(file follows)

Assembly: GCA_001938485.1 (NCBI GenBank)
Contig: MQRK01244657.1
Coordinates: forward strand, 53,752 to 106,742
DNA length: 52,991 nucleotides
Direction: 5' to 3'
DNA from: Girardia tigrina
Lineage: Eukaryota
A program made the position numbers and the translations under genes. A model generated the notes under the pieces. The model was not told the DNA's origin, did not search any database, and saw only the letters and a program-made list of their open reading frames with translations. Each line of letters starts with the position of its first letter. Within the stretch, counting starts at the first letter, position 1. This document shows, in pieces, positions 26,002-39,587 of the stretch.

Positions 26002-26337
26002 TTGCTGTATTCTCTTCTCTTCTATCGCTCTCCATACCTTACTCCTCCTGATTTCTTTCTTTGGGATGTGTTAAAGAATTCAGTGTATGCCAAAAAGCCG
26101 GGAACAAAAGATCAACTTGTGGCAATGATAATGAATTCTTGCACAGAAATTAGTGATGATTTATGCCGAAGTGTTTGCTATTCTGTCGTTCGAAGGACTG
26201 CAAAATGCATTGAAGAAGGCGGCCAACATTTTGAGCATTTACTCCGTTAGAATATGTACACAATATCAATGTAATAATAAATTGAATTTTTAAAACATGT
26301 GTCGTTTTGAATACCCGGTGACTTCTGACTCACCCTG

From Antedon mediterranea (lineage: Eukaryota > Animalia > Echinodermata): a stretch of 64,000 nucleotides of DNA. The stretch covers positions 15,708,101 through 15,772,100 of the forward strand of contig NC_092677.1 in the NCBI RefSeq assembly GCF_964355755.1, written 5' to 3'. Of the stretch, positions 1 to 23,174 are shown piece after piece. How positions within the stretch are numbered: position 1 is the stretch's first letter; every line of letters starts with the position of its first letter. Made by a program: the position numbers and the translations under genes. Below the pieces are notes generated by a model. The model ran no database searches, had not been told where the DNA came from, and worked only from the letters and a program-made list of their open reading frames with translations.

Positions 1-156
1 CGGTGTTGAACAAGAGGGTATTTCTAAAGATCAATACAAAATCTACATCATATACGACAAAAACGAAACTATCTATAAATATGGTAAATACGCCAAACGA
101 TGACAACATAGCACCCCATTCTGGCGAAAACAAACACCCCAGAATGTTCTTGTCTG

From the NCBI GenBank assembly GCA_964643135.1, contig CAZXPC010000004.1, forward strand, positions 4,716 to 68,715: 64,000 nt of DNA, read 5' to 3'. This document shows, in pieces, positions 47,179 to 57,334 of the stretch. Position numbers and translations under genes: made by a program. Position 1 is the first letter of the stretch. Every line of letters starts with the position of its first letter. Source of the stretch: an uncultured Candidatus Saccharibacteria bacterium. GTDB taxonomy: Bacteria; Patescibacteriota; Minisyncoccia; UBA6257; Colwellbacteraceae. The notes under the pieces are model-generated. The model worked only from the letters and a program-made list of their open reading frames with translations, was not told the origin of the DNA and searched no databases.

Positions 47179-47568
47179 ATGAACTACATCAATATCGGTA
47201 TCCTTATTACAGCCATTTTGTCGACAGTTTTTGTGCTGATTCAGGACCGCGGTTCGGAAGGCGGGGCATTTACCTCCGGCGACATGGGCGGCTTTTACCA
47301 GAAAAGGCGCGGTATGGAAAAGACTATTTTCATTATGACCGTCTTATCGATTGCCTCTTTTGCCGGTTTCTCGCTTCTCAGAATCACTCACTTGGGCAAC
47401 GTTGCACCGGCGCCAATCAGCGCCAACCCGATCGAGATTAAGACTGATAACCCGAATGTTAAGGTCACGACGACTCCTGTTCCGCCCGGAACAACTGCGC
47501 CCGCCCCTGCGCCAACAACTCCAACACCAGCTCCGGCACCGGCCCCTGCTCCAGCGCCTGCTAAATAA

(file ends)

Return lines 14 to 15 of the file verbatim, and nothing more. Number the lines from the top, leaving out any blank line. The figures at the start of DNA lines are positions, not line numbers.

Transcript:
From Antedon mediterranea (lineage: Eukaryota > Animalia > Echinodermata): a stretch of 64,000 nucleotides of DNA. The stretch covers positions 15,708,101 through 15,772,100 of the forward strand of contig NC_092677.1 in the NCBI RefSeq assembly GCF_964355755.1, written 5' to 3'. Of the stretch, positions 1 to 23,174 are shown piece after piece. How positions within the stretch are numbered: position 1 is the stretch's first letter; every line of letters starts with the position of its first letter. Made by a program: the position numbers and the translations under genes. Below the pieces are notes generated by a model. The model ran no database searches, had not been told where the DNA came from, and worked only from the letters and a program-made list of their open reading frames with translations.

Positions 1-156